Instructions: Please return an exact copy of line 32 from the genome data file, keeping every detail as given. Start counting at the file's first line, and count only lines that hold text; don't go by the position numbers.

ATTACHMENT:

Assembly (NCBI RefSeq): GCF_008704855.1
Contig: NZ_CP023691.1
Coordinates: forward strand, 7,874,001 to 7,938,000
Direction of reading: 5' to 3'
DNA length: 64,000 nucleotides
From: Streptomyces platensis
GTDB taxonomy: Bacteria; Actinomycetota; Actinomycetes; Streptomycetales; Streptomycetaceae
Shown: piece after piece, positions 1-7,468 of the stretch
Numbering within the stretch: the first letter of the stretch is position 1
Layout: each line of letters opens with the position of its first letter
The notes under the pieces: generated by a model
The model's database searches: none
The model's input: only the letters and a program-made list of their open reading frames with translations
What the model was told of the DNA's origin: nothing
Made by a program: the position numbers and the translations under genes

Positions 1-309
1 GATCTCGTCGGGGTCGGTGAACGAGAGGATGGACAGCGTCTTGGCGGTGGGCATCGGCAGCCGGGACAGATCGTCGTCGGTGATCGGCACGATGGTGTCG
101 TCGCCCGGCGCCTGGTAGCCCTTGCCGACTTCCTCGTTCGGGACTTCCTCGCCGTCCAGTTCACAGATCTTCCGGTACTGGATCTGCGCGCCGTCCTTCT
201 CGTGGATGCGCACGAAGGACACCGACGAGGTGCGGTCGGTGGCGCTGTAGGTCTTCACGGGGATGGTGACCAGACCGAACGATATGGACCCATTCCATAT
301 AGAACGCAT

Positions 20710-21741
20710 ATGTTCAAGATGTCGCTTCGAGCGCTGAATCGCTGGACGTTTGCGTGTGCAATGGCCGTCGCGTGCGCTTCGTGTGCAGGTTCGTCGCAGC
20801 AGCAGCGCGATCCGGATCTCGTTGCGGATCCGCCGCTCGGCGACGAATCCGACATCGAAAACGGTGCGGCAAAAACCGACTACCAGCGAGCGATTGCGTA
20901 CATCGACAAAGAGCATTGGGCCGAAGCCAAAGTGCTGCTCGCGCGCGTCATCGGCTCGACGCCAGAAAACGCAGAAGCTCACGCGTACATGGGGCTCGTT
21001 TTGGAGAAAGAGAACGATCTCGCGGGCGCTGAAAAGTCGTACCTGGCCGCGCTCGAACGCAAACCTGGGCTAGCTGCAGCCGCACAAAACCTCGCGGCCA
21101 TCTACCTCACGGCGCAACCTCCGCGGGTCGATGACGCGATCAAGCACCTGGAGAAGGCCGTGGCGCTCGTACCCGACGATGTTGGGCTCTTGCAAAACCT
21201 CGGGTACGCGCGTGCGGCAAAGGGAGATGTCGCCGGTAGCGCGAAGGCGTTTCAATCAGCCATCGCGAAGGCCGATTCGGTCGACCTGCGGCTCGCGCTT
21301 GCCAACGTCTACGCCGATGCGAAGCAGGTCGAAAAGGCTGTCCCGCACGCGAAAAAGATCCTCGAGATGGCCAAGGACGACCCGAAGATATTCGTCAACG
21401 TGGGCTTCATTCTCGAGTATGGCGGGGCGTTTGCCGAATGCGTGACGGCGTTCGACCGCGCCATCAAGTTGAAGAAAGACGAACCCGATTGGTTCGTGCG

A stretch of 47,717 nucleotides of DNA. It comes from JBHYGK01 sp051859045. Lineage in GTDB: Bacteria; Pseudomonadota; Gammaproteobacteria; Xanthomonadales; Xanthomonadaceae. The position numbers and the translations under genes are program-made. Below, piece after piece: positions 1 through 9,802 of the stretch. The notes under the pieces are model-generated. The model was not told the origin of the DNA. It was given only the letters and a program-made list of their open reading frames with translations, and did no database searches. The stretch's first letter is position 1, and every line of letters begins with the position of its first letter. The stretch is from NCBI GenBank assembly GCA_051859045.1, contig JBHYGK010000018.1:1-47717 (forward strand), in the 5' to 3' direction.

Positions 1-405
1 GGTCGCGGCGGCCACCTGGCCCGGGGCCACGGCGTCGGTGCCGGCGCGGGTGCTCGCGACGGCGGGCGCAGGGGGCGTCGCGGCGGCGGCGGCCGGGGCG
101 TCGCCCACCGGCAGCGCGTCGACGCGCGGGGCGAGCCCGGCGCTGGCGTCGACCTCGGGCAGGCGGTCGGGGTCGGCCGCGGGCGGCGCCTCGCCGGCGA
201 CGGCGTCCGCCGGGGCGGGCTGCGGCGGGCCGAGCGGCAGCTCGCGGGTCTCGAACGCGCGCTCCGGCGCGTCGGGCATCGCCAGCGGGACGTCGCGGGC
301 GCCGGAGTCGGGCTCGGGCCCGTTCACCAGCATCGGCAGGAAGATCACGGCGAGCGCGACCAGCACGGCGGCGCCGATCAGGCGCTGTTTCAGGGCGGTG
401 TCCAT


1 GGTCGCGGCGGCCACCTGGCCCGGGGCCACGGCGTCGGTGCCGGCGCGGGTGCTCGCGACGGCGGGCGCAGGGGGCGTCGCGGCGGCGGCGGCCGGGGCG